Thursday, June 18, 2009

A Remake Of "The Shining"?

I recently re-read "Pride and Prejudice."

It makes me so happy. It's funny as all get-out, achingly romantic, and bittersweet. It had been about 4-5 years since I last read it, so I needed some help from my go-to Austen guru, Jax.

What, you might ask, is the natural follow-up the euphoria of P&P?

How about the classic horror novel, "The Shining"?


I'm an idiot.

But, by god, "The Shining" is good. It got it for $0.99 at a Value Village and thought it was a good size to read on the streetcar. I'd never read any Stephen King, and I'm not generally a fan of the horror genre at all. To be fair, I haven't read much.

There's no wonder he's known as the master of horror - King is so adept at cultivating dread, I was on tenterhooks before the Torrence family even got to the damned Overlook Hotel.

I was also surprized by how many changes were made in the 1980 film adaptation. Jack, the father, and Danny, the son with "the shining," experienced a lot of things that were not in the Kubrick classic, and other things that weren't in the book at all that were added in the film.

The book was way scarier. Way scarier. Last week there was a raging lightning storm that woke me up at 1am. I thought some reading might lull me back to sleep, but it happened to be the chapter with the corpse lady ghost in room 217. A corpse lady ghost! Jeez god.

Still, perhaps the makers of the movie adaptation simply couldn't do justice to the horrors described in the novel - CGI would now cover it, but the technology of the late 70s wouldn't have.

I couldn't help but wonder who would play Jack Torrence in a remake. It would be a big pair of shoes to fill after Jack Nicholson's iconic performance in the original. Still, if the re-make was true to the novel in a way the Kubrick film wasn't, a new one would be so different, maybe an actor would be up to putting his own stamp on it.

Might I suggest Ryan Reynolds? Too hunky? Ryan Gosling? Still too hunky? I think they would be good, though. Jack has to be about 30, but have chops. Who? Oh! Maybe Joshua Jackson - not too hunky, but should be able to handle the rage cage of the Overlook.

How about Ryan Reynolds? Wait...

(It would be a monumental mistake to remake this movie, I know, but there's nothing new in the world and there's certainly nothing new in the world of cinema these days. {Let's look at movies out right now: Star Trek, Land of the Lost, Angels and Demons (ger-ow), Night at the Museum 2, Wolverine...})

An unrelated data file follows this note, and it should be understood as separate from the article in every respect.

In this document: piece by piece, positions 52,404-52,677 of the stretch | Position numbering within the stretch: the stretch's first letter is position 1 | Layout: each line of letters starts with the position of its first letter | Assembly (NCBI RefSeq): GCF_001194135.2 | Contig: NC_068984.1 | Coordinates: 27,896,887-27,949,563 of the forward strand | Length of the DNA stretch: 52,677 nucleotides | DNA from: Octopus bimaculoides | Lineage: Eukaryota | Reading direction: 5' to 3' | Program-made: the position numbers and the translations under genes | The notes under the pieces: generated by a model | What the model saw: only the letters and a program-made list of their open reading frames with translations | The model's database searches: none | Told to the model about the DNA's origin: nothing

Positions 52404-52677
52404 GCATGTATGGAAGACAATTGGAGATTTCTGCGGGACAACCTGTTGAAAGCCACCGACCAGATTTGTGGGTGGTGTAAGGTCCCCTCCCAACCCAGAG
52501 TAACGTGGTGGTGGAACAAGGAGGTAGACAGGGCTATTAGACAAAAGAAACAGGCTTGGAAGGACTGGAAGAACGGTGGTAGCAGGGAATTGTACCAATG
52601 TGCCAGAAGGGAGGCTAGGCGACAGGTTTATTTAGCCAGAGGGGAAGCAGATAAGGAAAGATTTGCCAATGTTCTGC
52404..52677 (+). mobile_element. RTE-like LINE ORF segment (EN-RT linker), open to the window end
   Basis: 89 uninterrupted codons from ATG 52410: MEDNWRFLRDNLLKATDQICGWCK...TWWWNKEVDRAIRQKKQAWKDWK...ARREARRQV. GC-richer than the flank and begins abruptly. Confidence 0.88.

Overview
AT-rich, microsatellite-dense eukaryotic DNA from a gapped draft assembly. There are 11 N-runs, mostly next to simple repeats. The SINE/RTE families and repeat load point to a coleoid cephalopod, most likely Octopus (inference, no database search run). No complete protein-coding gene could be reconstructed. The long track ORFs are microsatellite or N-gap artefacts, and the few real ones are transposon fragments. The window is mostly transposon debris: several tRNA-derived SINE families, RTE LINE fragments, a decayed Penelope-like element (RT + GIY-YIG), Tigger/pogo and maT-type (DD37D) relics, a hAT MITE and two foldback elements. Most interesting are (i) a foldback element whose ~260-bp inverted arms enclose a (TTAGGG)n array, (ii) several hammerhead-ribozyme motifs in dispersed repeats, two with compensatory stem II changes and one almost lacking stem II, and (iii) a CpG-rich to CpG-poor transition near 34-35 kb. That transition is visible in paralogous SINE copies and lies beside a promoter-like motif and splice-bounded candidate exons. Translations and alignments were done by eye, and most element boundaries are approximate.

I might have to pick up another King novel.

In the meantime, to cleanse the palatte, I'm now reading Carlo Petrini's "Slow Food Nation." It's basically making me sad and angry. It makes me want to put a push on my dream on moving back the east coast, building my own house with a root cellar and growing an epic garden of heirloom veg.


Holly said...

For some reason, John Corbett comes to my mind in the role. A bit old, but people are having children older these days.

If you want homely, Javier Bardem would be awesome - though it would certainly change the accent (and name).

Also, possibly Simon Baker, for lightweight - though he might be due for something stronger.

Some whacky ideas: Jason Schwartzman, or even Adrien Brody.

I could also see Gerard Butler giving it a good go. Or possibly Paddy Considine, if he can do an American accent.

But, for extra creepiness: Jonathon Rys Meyers.

My luck, they'd just give it to Adrian Grenier to get 16 year old girls to go. :(

Catherine said...

Schwartman came to mind, as he always does, but I dismissed him. Unfair.

Brody, though, another Husband List member, would be good, perhaps...

Anonymous said...


Welcome to the only-slightly-literarily-embarrasing world of Stephen King novels. Some of them are quite extraordinary, despite the fact that the literary world tends to pan his work. For your next foray, might I suggest The Girl Who Loved Tom Gordon (which is perhaps the most likely to be remembered in future for its quality as a work of literature), or one of his older works like Firestarter and The Dead Zone (both equally compelling and brilliant), or perhaps if you're williung to tackle one of his larger tomes, The Stand, which I believe is my personal favorite.

I'm something of a Stephen King apologist, but now that you've read The Shining, you might begin to see why.

Confed Ctr Kevin in PEI

Catherine said...

Thanks, Confed Centre Kevin! I'll keep an open mind for my future reading.

Anonymous said...

Johnny Knoxville would be perfect